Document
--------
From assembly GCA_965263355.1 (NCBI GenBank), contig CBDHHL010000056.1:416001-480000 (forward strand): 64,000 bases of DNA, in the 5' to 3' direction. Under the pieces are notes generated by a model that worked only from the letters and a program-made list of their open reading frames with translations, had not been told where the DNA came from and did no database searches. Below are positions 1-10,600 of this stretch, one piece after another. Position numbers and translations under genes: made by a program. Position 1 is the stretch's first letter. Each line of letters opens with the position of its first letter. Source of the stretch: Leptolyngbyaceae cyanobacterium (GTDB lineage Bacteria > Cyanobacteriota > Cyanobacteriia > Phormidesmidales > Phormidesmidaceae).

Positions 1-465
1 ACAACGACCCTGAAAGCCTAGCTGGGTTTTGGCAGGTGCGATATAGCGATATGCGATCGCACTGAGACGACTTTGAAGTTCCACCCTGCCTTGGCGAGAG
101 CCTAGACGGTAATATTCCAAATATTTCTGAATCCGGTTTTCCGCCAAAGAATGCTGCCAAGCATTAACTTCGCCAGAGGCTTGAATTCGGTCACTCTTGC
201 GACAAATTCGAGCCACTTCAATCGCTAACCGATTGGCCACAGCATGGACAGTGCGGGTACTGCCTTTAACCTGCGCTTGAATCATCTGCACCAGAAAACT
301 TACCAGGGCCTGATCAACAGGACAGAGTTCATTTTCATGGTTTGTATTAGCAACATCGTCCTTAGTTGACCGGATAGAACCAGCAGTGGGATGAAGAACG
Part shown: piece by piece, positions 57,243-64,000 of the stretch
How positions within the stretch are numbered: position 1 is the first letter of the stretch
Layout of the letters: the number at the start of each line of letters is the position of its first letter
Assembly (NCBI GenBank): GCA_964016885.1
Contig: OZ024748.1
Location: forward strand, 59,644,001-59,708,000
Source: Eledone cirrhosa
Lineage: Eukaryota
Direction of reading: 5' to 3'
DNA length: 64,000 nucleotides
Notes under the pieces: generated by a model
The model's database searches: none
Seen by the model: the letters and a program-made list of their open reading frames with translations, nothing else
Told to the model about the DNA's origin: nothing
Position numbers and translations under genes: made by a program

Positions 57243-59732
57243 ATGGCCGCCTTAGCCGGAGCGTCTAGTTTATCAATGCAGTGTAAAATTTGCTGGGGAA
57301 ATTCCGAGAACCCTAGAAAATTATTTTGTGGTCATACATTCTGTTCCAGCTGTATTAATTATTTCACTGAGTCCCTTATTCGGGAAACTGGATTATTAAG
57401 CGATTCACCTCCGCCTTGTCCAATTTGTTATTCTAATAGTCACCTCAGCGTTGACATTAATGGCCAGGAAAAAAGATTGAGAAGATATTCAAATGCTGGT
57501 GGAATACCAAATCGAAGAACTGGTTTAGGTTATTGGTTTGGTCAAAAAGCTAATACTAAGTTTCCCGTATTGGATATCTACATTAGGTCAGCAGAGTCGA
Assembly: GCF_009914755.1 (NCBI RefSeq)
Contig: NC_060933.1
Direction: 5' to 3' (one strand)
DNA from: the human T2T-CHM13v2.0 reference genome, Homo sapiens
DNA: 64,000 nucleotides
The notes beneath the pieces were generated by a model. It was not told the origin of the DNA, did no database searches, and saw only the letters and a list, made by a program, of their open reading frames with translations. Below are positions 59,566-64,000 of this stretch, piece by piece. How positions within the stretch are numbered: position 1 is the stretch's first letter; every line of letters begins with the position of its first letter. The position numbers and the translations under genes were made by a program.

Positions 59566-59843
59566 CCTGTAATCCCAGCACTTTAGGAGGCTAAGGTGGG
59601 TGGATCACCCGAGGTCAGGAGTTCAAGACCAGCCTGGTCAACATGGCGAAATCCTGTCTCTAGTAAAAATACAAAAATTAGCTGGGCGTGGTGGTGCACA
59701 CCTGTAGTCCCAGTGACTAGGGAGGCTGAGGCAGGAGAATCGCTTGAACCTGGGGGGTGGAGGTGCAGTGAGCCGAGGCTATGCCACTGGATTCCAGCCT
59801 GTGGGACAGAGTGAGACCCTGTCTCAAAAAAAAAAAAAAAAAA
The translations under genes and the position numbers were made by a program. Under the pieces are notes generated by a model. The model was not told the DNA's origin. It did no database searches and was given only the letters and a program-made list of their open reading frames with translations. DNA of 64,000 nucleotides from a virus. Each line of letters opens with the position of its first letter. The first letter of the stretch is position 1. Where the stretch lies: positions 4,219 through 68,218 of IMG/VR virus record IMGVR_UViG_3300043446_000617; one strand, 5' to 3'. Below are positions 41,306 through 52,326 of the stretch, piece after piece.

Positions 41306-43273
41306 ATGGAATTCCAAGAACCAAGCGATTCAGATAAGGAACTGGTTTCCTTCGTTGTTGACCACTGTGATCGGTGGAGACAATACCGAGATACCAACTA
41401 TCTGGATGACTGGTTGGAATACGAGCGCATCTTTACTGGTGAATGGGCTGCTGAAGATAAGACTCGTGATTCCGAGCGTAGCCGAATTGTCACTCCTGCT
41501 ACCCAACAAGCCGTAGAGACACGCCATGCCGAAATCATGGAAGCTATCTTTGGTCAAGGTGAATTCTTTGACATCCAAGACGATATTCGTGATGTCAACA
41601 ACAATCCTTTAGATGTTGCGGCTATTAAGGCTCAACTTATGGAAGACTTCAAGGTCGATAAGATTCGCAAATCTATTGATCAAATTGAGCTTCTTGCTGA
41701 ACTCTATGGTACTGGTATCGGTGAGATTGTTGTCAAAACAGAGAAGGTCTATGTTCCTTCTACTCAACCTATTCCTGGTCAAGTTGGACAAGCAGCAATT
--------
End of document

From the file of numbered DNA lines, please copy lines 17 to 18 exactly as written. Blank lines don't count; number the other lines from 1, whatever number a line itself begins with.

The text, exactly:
Notes under the pieces: generated by a model
The model's database searches: none